SPRINGFIELD — The Illinois Senate has voted to pass an assault weapons ban six months after the Highland Park tragedy that claimed the lives of seven people and injured dozens more.
The bill will now go back to the state House for another vote on Tuesday.
Lawmakers pushed to pass the measure before the new legislature was sworn in.
Gov. JB Pritzker, House Speaker Emanuel “Chris” Welch and Senate President Don Harmon issued a joint statement in support of a sweeping assault weapons ban:
After continued negotiations between the leaders, stakeholders and advocates, we have reached a deal on one of the strongest assault weapons bans in the country. Gun violence is an epidemic that is plaguing every corner of this state and the people of Illinois are demanding substantive action. With this legislation, we are delivering on the promises Democrats have made and, together, we are making Illinois’ gun laws a model for the nation.”
The amended Senate bill defines which weapons are deemed assault-style and immediately bans the sale of those weapons and high-capacity magazines. It also creates a system to register the serial numbers of currently owned weapons, tracking them and preventing future sales and transfers. Additionally, it moves the date of background checks for person-to-person sales up to July of this year.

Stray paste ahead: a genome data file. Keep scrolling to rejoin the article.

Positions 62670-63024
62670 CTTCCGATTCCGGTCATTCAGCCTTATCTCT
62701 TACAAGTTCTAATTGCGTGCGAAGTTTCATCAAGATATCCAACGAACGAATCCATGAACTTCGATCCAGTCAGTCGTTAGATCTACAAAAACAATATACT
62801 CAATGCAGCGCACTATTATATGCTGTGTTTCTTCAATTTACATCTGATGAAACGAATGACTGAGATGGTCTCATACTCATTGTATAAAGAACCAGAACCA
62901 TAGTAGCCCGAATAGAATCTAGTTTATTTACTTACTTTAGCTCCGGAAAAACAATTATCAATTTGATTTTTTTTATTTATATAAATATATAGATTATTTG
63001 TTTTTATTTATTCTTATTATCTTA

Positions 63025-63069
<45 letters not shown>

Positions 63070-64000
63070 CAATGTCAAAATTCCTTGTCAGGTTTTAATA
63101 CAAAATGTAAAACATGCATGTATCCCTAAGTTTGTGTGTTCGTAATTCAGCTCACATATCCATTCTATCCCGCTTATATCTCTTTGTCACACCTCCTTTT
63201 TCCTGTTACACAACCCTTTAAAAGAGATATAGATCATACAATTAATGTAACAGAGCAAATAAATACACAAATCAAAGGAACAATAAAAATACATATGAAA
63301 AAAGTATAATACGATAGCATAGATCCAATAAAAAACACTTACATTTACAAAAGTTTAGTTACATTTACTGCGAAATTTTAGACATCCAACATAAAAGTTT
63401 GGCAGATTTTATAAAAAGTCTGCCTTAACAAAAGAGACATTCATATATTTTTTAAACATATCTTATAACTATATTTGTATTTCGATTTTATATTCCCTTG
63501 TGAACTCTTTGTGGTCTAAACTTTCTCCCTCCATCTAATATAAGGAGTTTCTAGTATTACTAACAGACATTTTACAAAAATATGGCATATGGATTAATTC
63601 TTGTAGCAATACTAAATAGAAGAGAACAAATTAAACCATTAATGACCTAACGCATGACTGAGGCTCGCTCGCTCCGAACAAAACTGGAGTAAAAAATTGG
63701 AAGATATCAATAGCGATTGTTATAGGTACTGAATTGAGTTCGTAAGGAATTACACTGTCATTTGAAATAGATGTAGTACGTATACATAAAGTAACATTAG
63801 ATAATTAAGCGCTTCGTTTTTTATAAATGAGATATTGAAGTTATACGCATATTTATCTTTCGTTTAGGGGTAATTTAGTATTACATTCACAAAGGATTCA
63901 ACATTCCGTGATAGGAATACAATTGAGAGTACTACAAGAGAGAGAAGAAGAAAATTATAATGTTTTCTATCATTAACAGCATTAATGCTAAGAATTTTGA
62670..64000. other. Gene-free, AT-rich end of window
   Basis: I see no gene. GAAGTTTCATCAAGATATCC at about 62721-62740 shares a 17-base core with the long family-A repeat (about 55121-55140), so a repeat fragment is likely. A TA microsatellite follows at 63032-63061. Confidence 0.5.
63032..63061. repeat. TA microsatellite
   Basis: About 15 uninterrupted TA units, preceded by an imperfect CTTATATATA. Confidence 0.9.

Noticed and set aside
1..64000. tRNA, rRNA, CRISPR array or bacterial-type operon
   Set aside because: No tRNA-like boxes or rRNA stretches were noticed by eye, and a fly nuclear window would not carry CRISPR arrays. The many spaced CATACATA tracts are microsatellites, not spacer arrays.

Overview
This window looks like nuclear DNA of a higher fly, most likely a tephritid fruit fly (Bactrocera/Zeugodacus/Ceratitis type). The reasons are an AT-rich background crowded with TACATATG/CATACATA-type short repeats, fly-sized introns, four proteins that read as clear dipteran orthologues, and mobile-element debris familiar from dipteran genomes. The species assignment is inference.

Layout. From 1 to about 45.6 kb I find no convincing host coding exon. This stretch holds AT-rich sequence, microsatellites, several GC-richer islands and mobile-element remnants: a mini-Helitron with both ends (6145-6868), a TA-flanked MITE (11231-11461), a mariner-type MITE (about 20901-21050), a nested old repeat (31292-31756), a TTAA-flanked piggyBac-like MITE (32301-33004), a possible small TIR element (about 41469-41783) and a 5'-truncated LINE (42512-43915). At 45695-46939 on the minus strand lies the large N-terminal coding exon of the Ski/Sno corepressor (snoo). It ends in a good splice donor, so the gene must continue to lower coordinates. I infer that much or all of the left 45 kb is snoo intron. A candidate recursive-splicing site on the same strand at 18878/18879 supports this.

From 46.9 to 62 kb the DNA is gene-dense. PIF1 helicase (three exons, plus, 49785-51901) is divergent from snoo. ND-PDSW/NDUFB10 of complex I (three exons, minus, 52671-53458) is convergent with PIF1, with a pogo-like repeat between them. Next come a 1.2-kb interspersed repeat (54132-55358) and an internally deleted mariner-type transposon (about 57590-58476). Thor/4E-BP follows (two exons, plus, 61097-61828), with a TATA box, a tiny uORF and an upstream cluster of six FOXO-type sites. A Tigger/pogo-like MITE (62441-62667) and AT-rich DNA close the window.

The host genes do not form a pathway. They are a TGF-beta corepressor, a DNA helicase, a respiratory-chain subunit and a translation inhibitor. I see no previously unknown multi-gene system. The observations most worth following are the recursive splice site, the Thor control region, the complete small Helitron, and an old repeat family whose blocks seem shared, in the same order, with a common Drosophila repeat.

The bill’s passing does not change the FOID card age, however.
As last-minute wrangling occurred in Springfield, a group of Chicago doctors convened with a plea to pass the assault weapons ban.
“The damage from assault weapons is not like from other guns,” said Dr. Sheena McKenzie, a pediatrician in Highland Park Pediatrician.
Dr. Omar Lateef with Rush University Medical Center called gun violence an ongoing “public health crisis.”
“I think we can all see enough is enough and that should not be a controversial statement,” Lateef said.
But Senate Republicans, voting against the issue which was endorsed 34-20, predicted the law would be overturned in court as unconstitutional.
“Friends, you’ve got to know the actions you’re taking right now are tyrannis,” said State Senator Darren Bailey (R-Louisville).
“We’re going to create felons out of taxpayers. Why don’t we go after the bad guys, put them behind bars and keep them there?” added Senator Chapin Rose (R-Mahomet).
“Make no mistake, when you vote for this today, you’re violating your oath of office,” said Sen. Terri Bryant (R-Murphysboro).
But doctors said the bill, as it stands, will help.
“Our communities need common sense solutions that will reduce gun violence and save lives,” McKenzie said.
In response, gun advocates say if any restrictions pass, they will be prepared.
“There’s no question that it’s going to court. That’s why we gave no testimony,” said Dan Eldridge with Maxon Shooter Supplies in Des Plaines. “There’s no fixing this. We didn’t want to give them subject matter expertise on making a better bill. They can read our objections in the court filings.”